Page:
Please note: Eileen Goltz is a freelance kosher food writer. The Orthodox Union makes no endorsements or representations regarding kashrut certification of various products/vendors referred to in her articles, blog or web site.
Every year I write a column touting the joys of the über-fresh, just-picked, roadside variety of sweet corn versus the older-than-dirt, sitting-in-the-cooler variety of corn in some grocery stores. This year, however, I got a call from a friendly neighborhood grocery manager who very proudly told me that they are only selling, local, fresh-picked corn this year so I say, let the games begin! Get your corn wherever it’s convenient..and fresh.
The most important thing to remember when buying fresh corn on the cob is that corn starts converting sweet tasting sugars to starches immediately after it is picked. Sweet corn has an 80:20 sugar to starch ratio when it’s picked, but within 3 days that ratio flips to 20:80 sugar to starch. So ideally you should buy it, cook it and scarf it down that day, or as close to then as possible.
When buying your corn, pick up each ear and look for ones that feel full and heavy in your hand. Look at the silk threads sticking out of the top of the ears. These thread should be golden, pale, slightly sticky, and the more the there are the better. You also want the husks to have a bright green color, not yellowish or brown. If the bottom of the ear is turning brown, skip it; it’s been picked more than 3 days prior to you contemplating buying it.
If you’re not going to eat the corn the day it’s picked, store it in the refrigerator with the husks on and use these corn-cooking tips when you do cook it.
- Don’t add salt to the water when you cook it. Salt toughens the corn when it cooks.
- Don’t cool off hot corn by running under cold water. This will make the corn soggy.
- Don’t cook the corn too long (you can eat it raw); it just needs to be hot. Corn will not be as sweet if it’s cooked too long.
Black Bean and Corn Soup (dairy or pareve)
- 1 cup half-and-half cream or non-dairy substitute
- 2 (15 oz.) cans black beans, rinsed and drained, divided
- 1 cup chopped onion
- 2 teaspoons olive oil
- 1-1/2 Tablespoons minced garlic
- 1 cup salsa
- 1 cup fresh corn (you can use frozen)
- 1-1/2 Tablespoons lime juice
- 1 to 1-1/2 teaspoons ground cumin
- 1 ripe avocado, peeled and chopped
- Sour cream and shredded cheddar cheese (optional)
- In a blender, combine the cream or substitute and 1 cup black beans; cover and process until smooth. Set the mixture aside.
- In a saute pan, saute the onion in the oil just until it’s tender. Add the garlic and cook 1 to 2 minutes.
- Add the salsa, corn, lime juice, cumin and remaining beans. Mix to combine and then reduce the heat and stir in cream mixture. Cook, uncovered, for 3 to 4 minutes or until the mixture is hot.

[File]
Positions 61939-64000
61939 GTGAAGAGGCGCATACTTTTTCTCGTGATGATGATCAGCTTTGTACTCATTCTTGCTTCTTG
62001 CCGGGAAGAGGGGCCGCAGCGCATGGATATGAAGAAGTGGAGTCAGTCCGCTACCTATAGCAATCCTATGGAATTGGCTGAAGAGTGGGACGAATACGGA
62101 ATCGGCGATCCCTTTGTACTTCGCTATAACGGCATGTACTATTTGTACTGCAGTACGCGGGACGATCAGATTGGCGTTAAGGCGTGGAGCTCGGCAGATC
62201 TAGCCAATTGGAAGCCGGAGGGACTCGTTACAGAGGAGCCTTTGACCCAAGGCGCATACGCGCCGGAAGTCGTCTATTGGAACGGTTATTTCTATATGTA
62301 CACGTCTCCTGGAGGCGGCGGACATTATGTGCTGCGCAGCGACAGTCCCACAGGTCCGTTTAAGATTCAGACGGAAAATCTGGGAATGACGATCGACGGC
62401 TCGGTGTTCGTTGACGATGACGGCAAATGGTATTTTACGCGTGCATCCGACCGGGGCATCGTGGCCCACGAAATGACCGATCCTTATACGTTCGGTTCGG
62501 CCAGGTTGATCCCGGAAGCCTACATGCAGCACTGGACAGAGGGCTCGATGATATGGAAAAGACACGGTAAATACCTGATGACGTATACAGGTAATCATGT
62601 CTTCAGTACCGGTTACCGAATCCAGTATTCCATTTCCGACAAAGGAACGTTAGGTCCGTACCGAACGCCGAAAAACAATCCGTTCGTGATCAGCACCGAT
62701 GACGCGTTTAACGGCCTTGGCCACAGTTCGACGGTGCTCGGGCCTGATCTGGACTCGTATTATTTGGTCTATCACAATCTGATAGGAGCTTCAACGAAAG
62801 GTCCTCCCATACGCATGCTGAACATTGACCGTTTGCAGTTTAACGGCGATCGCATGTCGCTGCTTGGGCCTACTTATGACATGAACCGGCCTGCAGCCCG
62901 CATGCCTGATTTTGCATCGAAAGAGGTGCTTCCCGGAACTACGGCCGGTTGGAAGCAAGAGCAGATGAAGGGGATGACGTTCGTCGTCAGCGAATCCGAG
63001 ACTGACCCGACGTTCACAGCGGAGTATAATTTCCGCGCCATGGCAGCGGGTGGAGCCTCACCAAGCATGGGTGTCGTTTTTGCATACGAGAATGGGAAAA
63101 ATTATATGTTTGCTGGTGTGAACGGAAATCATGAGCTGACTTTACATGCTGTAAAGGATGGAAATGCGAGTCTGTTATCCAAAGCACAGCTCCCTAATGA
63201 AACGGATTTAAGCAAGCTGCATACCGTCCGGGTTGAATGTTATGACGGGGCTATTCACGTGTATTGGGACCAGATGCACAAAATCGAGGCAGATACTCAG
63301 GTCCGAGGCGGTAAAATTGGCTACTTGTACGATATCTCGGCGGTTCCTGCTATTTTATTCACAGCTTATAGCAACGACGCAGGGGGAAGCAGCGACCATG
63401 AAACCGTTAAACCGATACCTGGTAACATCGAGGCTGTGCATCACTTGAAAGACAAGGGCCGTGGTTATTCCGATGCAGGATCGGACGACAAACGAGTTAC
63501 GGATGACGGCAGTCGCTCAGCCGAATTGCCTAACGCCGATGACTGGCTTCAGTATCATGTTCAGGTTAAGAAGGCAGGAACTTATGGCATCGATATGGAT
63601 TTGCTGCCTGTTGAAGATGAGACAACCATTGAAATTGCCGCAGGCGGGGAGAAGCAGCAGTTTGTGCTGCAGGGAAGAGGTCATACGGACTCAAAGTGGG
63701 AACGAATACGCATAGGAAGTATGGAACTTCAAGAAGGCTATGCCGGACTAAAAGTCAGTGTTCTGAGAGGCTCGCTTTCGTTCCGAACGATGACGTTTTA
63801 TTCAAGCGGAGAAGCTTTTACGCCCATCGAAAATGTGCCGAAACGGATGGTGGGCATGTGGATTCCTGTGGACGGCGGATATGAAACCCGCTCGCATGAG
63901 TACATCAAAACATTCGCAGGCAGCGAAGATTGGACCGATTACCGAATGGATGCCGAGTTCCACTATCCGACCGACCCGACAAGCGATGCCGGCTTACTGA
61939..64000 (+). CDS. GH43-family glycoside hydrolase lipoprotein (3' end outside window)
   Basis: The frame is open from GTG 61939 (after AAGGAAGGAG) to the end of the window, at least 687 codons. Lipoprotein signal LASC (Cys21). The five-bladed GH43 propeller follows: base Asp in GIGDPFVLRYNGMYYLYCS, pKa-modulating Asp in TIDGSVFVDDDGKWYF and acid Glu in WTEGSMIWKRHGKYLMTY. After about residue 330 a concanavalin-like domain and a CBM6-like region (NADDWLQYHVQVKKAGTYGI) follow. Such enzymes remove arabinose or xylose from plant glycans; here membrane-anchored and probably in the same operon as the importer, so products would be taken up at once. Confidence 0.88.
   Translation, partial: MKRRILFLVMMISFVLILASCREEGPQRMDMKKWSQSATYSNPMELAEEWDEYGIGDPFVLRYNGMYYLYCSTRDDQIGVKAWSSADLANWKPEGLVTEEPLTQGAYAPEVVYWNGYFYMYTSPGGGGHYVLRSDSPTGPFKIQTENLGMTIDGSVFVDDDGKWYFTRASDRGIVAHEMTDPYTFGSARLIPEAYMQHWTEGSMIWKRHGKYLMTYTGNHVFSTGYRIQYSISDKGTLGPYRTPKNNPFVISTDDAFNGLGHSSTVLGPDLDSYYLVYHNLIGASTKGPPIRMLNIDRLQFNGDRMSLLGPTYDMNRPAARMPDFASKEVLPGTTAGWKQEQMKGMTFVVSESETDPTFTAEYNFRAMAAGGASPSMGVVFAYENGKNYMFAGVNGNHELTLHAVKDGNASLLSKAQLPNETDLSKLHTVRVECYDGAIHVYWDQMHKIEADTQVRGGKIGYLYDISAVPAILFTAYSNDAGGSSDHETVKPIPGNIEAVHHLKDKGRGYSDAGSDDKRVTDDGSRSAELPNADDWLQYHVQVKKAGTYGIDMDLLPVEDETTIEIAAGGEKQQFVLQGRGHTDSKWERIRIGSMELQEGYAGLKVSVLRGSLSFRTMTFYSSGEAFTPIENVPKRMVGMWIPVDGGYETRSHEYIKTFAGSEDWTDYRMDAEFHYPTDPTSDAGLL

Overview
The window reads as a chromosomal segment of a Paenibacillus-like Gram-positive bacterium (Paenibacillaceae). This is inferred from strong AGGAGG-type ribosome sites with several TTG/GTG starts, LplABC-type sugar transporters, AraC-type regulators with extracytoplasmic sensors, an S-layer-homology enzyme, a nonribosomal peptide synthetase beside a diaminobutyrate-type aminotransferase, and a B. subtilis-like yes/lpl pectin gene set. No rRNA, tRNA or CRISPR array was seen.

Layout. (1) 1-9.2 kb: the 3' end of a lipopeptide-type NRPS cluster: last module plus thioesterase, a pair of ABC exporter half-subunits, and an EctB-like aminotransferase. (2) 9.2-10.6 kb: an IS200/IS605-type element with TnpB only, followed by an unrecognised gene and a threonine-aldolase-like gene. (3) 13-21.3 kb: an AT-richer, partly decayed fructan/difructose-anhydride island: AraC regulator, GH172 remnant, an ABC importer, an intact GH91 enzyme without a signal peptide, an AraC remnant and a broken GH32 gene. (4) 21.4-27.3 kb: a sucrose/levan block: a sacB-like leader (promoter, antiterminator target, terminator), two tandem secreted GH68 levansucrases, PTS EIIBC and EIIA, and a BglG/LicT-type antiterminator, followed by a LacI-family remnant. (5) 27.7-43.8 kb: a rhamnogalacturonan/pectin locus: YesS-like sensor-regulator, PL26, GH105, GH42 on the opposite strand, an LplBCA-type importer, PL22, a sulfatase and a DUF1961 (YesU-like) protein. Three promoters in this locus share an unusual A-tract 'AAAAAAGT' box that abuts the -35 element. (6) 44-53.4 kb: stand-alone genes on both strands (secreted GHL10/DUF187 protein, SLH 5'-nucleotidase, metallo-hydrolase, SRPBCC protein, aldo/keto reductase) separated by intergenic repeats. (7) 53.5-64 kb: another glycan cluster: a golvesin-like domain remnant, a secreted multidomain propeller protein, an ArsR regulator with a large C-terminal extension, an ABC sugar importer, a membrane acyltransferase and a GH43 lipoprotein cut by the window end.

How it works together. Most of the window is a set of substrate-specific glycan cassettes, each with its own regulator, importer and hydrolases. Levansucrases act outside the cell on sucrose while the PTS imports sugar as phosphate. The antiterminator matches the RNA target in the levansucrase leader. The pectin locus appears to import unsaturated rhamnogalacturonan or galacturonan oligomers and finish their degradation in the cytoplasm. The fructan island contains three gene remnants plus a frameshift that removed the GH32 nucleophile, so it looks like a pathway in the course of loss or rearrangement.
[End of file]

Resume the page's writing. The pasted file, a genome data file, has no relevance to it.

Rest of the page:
- Stir in the avocado, cook for 2 minutes and spoon into bowl.
- Top with sour cream and cheese if desired.
Modified from about.com.
Corn and Mock Crab Soup (dairy, fish)
Serves 6 as an appetizer, 4 as an entrée
- 1 large sweet onion, chopped
- 4 Tablespoons flour
- 2 quarts vegetable or (pareve) chicken stock
- 1/2 cup white wine
- 1 lb. red potatoes, scrubbed and cut into approx. ½-inch cubes
- 3 cups corn kernels (fresh or frozen)
- 1 lb. imitation crab, cut into bite-sized pieces
- 1 to 1-1/2 cups half and half (warmed to a simmer)
- Kosher salt and ground white pepper, to taste
- In a stock pot saute the chopped onion and cook over a medium heat until it the onions are soft.
- Add the flour and stir until the flour is combined with the onion and it starts to get golden, but don’t let it brown. Slowly whisk in the stock, making sure there are no lumps.
- Bring the mixture to a boil then add the wine and potatoes and reduce it to a simmer. Cook for 15 to 20 minutes until the potatoes are soft.
- Add the corn and mock crab, mix to combine and then stir in the warm half and half.
- Season to taste with salt and white pepper.
Serve right away.
Modified from smittenkitten.com.
Corn and Cheese Bake (dairy)
6 to 8 servings
- 3 ears of corn, kernels off
- 1 (11 oz.) can cream-style corn
- 1 (8 oz.) container sour cream
- 2 eggs
- 1 (8.5 oz.) package dry corn bread mix
- 1 small onion, diced
- 1 red pepper, diced
- 1 green pepper, diced
- 1-1/2 cup shredded cheddar cheese, divided
- Salsa, (optional)
- Preheat oven to 350°F. Grease a 9×13-inch baking dish.
- In a large bowl combine the corn, cream-style corn, sour cream, red and green peppers, egg, dry cornbread mix, onion and 1 cup of cheddar cheese.
- Mix well and pour into the prepared dish. Bake for 25 minutes.
- Remove the casserole from the oven and sprinkle the remaining cheese on top. Bake for 20 minutes. Remove from the oven and let set for at least 5 minutes before serving. Top with salsa if desired.